Keep your privacy, baby George, and please don't dance
Your Royal Highness, it is with genuine humility that I introduce myself as your most loyal servant. Among my fellow court correspondents, your arrival has caused much excitement.
Nicholas 'The Butler' Witchell has taken to speaking to camera with the odd, ingratiating crouch – rather like a red squirrel with a nut – which he adopts on momentous royal occasions.
These people are called 'Palace-watchers'. My role, more a much-loved, unofficial godfather than a court correspondent, is to bring you friendly advice.
To those who say it is pointless to address a person who can only stare blankly and dribble occasionally, I would point out that I once interviewed Captain Mark Phillips and proved more than equal to the challenge.
I could write a book (and I have – several of them) on the subject of royal behaviour. On this occasion, though, I shall confine my advice to Talbot Church's 10 Golden Rules for the royal prince:
1. The expression you wear on your face today is one to maintain throughout your childhood.
No one has any wish for you to become a 'character'. Your parents are perfect role models for this.
2. Discourage nicknames. They will point up a personality which you do not have. Remember the unhappy examples of Harry (laddish), Fergie (bouncy), Andy (randy) and Di (the girl next door).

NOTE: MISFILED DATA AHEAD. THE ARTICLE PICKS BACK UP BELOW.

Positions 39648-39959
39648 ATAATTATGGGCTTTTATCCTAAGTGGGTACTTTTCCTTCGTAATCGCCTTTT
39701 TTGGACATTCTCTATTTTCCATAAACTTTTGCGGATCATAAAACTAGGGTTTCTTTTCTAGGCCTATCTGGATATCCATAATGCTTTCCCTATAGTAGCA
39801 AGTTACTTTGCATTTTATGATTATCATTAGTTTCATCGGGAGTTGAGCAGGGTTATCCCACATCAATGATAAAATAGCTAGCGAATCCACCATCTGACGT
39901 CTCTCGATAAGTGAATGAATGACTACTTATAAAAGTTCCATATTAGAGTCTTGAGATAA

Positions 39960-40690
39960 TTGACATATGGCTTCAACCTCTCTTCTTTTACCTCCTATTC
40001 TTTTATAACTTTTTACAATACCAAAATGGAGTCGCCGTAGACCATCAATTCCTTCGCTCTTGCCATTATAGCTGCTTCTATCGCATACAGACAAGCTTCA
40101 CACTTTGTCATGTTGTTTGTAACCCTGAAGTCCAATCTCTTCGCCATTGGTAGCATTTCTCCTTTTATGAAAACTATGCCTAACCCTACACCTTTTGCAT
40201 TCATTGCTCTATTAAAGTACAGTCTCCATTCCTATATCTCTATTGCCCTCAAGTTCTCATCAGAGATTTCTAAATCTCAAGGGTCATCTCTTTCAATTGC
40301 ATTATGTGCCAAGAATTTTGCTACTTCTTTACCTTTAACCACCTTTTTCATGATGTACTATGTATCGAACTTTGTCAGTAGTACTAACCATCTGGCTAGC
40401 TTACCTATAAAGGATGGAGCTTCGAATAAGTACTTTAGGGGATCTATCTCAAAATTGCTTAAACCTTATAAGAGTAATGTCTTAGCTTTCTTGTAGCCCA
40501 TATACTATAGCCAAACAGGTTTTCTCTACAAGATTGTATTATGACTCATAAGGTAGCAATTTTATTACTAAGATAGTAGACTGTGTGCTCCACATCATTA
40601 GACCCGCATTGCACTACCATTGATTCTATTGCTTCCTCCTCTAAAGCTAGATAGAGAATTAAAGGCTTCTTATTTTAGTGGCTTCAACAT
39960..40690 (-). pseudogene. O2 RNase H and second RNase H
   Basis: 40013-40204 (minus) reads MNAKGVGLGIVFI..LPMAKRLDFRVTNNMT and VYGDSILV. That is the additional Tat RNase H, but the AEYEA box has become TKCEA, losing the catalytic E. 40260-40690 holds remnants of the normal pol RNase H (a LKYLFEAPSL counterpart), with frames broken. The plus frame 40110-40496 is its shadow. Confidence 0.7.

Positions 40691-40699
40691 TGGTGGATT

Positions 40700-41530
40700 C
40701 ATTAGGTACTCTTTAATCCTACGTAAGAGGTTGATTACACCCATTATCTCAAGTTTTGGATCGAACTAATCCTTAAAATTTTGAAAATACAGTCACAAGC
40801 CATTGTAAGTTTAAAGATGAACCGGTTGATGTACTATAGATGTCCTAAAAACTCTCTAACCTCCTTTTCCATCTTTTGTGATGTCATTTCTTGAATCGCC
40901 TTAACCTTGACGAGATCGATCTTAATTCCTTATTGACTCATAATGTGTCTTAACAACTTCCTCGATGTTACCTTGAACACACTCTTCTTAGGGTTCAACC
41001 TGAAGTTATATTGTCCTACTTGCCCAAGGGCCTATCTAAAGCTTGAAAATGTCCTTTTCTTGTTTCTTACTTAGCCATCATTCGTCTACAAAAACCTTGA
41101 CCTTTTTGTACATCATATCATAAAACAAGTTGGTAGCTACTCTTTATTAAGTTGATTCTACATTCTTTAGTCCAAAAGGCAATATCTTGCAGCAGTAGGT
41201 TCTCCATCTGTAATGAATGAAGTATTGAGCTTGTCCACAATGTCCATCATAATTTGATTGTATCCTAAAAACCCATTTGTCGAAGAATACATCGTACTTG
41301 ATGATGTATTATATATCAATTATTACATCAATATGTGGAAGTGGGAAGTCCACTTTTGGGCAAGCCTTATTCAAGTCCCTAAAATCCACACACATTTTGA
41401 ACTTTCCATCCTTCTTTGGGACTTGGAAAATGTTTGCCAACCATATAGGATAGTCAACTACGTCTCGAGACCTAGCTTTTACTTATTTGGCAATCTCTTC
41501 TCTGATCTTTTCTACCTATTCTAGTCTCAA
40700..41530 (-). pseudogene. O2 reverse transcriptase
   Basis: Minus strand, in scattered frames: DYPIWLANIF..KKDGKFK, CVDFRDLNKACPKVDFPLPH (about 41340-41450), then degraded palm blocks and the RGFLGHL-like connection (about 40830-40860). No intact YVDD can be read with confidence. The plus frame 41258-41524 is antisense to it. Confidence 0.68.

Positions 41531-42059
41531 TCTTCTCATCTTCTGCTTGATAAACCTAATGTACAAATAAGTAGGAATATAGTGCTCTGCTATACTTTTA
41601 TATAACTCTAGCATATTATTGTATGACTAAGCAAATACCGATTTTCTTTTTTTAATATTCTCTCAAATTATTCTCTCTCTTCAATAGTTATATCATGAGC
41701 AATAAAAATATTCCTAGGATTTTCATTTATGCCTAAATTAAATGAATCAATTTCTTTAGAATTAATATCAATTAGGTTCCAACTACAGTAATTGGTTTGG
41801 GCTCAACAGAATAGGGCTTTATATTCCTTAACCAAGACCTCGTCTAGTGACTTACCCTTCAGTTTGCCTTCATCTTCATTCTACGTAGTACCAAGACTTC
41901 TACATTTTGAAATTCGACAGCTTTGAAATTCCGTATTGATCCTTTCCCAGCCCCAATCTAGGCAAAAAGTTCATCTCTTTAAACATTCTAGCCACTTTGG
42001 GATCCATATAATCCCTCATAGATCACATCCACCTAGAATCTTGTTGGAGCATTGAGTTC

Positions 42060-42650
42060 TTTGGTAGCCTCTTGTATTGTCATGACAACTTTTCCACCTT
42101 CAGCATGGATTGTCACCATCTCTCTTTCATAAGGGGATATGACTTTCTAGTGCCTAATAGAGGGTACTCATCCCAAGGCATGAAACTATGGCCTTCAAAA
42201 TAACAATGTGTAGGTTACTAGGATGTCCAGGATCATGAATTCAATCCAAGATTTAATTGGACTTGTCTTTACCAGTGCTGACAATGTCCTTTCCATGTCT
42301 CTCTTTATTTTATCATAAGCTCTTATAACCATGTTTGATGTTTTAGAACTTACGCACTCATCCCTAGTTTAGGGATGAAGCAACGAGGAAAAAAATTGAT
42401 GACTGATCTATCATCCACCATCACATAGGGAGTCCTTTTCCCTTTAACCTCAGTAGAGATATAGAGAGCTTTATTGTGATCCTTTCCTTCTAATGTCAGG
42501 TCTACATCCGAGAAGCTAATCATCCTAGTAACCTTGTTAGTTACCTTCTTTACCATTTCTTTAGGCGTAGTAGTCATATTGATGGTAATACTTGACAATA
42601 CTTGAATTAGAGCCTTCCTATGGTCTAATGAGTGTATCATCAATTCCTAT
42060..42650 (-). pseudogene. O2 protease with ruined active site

3. Avoid opinions. Be as briefly interested in your surroundings as a moderately bright junior reporter on a local weekly paper.
4. Engage in some form of blood sport. The world thinks it wants to you to be normal, but in truth prefers you to be slightly different.
A boarding school will help, as will wearing a tweed suit at age eight, but stalking a stag, or shooting pheasants, is your best plan.
5. Avoid dancing. When tempted, find photographs of your father, or your grandfather, doing it.
6. The old-style royal correspondent – yours truly – are sadly outnumbered by coiffed newscasters and cable TV vulgarians with fake tans. Such is the price of the dreaded "classless society", Your Royal Highness.
If you wish to confide in the Press, it is best to put your trust in "the unavoidable Church" as your great grandmother (Her Majesty) once wittily described me.
7. At some point, the world will long for you to fall in love. This is almost always a bad idea for a member of your family.
Take the sensible course and assess a future partner rather as one would before making a key appointment in the family firm.
8. People are interested in what you represent, not you. Those who confuse the two – the Duchess of York – get into a terrible muddle.
9. Do not write a book – particularly a story for young children.
10. Try not to care too much about anything. Keep your private self well-hidden. It belongs to you – not to the world.